In the Brewery Malt store there is a key board hanging up and people on a Tour will often ask, what are the keys for? Well, the answer is they are part of the Inland Revenue act of 1880. Although this Act came in 137 years ago, and has been superseded by later Acts, there is still some evidence of its application still on view in the Brewery today.
Included in the Act were three provisions that the Brewer must comply with, namely;
1) Provide access to the local Excise Officer at any time day or night. To provide the required access to our local officer, Frederick Lightfoot, the set of keys on the board in the Malt Store were made available to him so he could carry out the required monitoring of our brewing and apply the relevant duty rates.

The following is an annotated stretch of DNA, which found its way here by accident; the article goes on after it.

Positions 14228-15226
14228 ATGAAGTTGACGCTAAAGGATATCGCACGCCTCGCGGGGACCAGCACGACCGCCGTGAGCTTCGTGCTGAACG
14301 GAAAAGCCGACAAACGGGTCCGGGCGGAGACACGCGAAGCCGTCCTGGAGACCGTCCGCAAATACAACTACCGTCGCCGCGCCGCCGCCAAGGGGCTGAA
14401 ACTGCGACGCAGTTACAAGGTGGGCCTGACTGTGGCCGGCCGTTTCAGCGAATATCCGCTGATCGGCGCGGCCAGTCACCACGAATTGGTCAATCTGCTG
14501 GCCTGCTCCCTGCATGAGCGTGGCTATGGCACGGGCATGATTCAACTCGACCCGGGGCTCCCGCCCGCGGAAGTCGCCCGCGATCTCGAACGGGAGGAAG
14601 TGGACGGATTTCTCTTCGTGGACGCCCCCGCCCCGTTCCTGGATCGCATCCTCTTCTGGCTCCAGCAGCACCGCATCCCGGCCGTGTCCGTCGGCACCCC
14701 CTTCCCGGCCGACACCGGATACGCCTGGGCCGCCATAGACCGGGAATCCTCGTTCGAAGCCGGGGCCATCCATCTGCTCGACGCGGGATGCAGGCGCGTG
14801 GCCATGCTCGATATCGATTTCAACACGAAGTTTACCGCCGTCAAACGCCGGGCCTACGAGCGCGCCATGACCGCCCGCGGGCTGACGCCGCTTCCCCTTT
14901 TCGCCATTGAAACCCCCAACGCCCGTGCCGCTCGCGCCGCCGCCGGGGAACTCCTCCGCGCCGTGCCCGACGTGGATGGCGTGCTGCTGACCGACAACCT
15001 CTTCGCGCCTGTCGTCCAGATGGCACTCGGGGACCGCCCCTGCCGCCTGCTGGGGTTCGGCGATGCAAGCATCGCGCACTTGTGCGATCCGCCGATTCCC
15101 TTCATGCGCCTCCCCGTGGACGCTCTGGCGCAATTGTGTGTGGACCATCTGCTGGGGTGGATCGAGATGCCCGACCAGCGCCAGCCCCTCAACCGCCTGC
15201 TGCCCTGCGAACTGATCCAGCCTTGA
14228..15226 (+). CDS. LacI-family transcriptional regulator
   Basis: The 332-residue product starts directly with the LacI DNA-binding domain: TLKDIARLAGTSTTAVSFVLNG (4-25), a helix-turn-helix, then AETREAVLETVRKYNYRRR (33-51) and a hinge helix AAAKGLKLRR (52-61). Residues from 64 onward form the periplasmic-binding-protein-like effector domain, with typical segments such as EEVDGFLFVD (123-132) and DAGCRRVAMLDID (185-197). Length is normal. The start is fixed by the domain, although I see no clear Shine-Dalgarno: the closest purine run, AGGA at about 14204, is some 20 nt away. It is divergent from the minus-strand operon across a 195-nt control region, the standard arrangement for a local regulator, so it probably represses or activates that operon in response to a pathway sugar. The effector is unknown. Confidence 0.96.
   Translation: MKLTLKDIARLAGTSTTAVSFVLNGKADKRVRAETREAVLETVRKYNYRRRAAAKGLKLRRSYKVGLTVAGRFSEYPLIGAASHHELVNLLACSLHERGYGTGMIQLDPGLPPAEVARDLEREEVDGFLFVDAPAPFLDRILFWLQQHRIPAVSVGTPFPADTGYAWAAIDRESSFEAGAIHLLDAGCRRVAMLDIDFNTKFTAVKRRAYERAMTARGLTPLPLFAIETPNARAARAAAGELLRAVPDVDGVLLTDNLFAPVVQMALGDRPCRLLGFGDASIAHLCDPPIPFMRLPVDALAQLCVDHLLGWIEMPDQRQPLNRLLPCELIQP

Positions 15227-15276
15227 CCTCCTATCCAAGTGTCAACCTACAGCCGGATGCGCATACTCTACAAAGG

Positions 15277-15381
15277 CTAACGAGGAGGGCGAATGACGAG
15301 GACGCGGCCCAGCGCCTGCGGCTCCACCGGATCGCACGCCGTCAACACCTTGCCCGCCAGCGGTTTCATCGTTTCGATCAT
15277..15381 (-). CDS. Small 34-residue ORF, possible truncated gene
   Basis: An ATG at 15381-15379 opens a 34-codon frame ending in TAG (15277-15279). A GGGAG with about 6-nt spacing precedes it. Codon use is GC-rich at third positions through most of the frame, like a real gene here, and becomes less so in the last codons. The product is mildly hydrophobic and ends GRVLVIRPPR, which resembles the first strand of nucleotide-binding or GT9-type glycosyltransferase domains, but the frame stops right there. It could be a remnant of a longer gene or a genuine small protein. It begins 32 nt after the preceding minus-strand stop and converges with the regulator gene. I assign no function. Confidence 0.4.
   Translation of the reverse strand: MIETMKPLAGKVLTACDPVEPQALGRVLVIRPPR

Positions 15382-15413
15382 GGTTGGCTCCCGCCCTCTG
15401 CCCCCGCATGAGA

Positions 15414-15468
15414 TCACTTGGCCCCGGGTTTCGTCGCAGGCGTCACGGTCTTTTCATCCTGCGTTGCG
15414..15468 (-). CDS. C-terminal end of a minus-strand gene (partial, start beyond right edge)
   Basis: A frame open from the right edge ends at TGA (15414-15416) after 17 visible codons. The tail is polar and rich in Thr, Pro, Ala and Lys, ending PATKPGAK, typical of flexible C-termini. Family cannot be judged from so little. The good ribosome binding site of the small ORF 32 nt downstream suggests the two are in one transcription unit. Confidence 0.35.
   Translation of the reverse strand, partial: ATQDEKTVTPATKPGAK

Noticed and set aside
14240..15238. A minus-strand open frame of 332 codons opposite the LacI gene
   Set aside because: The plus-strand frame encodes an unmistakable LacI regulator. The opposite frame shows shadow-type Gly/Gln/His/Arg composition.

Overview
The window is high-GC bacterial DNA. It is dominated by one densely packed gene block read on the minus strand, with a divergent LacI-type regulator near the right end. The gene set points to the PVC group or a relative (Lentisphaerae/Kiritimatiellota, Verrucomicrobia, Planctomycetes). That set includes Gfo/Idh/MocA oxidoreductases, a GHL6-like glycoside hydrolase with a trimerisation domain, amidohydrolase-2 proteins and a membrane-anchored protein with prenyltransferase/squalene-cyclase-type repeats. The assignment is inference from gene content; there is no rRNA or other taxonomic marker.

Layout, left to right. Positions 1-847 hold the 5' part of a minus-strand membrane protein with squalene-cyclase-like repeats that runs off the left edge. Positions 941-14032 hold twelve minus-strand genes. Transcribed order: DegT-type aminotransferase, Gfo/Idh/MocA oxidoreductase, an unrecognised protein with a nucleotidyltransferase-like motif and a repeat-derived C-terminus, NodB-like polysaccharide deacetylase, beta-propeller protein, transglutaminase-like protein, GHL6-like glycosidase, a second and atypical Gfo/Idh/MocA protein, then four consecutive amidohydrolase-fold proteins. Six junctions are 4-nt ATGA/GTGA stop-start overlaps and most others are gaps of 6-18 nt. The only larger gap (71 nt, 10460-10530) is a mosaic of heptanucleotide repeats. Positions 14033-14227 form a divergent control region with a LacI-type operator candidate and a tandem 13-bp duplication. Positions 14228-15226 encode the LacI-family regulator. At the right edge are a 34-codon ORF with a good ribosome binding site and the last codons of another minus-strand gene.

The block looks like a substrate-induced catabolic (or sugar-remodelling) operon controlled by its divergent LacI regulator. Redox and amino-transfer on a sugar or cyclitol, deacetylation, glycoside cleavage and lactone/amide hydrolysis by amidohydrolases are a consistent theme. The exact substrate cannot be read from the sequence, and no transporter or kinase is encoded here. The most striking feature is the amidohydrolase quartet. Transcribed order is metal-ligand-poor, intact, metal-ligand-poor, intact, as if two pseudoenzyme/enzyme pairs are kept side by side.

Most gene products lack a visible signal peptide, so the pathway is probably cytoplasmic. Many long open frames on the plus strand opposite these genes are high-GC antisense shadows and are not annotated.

2) Identification of every vessel used in the Brewing process and each room and entry door.As we go around the Brewery today we can see many examples of this still being applied. Some examples are shown above, including; ‘Sugar Store 3′, ‘Store Room 8′ and ‘Malt Store Room 7′. The ‘Mill Room’ is still applicable, but the other rooms are of course used for different purposes today.
3) Maintenance of a Brew Book recording all the required details of each brew. The Brewery still holds most Brew records going back to 1856; some of these are held in the Brewers office as shown above.
So there we are, another fine example of the fascinating history we have seemingly lurking in every corner of our wonderful old Brewery.